As the walk continues, below the feet, there remain fragments of dead soldiers juxtaposed with the sounds of birds in the trees and bushes of nature; life in its abundance, as heard in the midst of fighting all those years ago – a pastorale – real or imagined, often juxtaposed to the simultaneous force of destruction wrought over the same landscape as Barbusse commented upon as “fields of sterility”. In the outlying fields we come across signs in red and yellow – of skull and crossbones, words of warning, “DANGER DE MORT” – with fences barring entry. The earth remains polluted here, largely dead in large areas even after 100 years – over 100 square kilometers is out of bounds for the public, no-one can live there, very little can grow there – nature despoiled by vast amounts of chlorine, phosgene, mustard gasses, large amounts of arsenic poison the soil, water undrinkable due to arsenic content – still the shells spill their deadly contents contaminating everything it comes into contact with. This absence of the sounds of nature in the soil can be picked up in the silences registered on recording equipment placed into the earth. As the shells drop today in Ukraine one wonders whether the same issues will recur in 100 years’ time, coupled with the question we ask today: When do the sounds and silences of any war really end?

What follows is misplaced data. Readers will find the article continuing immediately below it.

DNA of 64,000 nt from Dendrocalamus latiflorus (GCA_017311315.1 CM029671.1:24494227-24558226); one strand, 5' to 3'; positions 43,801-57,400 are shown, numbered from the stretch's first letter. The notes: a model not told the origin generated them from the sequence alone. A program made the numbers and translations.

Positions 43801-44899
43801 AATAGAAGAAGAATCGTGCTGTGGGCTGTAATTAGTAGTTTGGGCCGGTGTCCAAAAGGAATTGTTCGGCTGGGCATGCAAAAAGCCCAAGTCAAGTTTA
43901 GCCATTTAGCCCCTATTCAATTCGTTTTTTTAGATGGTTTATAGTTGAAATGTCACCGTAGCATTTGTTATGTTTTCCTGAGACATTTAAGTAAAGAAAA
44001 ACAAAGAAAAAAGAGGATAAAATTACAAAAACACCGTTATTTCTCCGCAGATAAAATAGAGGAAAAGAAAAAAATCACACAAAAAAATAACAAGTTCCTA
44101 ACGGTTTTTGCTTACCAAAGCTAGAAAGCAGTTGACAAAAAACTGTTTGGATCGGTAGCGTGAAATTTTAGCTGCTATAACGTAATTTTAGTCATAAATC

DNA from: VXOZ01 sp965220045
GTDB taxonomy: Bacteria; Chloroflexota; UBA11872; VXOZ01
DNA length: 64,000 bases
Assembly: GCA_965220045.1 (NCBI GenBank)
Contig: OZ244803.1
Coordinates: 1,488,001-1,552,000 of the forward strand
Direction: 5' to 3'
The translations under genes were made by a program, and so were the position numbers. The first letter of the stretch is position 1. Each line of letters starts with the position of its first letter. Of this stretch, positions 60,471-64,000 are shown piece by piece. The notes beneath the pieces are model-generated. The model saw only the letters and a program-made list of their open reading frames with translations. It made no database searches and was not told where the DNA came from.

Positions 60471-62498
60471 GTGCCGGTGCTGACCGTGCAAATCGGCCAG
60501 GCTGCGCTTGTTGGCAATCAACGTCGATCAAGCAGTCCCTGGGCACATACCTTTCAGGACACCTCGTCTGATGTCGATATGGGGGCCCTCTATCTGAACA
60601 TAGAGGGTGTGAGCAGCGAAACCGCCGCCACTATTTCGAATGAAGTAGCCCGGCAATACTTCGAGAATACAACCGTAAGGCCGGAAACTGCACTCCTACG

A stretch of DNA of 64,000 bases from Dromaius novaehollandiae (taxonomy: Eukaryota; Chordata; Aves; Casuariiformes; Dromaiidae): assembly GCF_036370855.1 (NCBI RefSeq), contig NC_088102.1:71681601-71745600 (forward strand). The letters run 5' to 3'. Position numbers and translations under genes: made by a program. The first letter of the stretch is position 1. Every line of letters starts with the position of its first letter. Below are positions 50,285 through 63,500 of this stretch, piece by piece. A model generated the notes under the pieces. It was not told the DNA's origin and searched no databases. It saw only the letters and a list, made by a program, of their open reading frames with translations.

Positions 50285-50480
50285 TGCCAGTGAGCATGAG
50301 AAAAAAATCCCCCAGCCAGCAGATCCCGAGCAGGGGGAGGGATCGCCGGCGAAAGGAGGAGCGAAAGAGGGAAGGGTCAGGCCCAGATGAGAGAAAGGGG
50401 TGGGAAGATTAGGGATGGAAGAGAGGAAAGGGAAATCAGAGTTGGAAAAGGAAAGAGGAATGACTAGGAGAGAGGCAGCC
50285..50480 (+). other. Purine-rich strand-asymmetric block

Michael Bull is Professor of Sound Studies at the University of Sussex. His most recent publications are his monograph Sirens (Bloomsbury, 2020) and his co-edited collection The Bloomsbury Handbook of Sonic Methodologies (Bloomsbury, 2021). His monograph, The Sonic Experience of World War One will be published by Bloomsbury in 2024.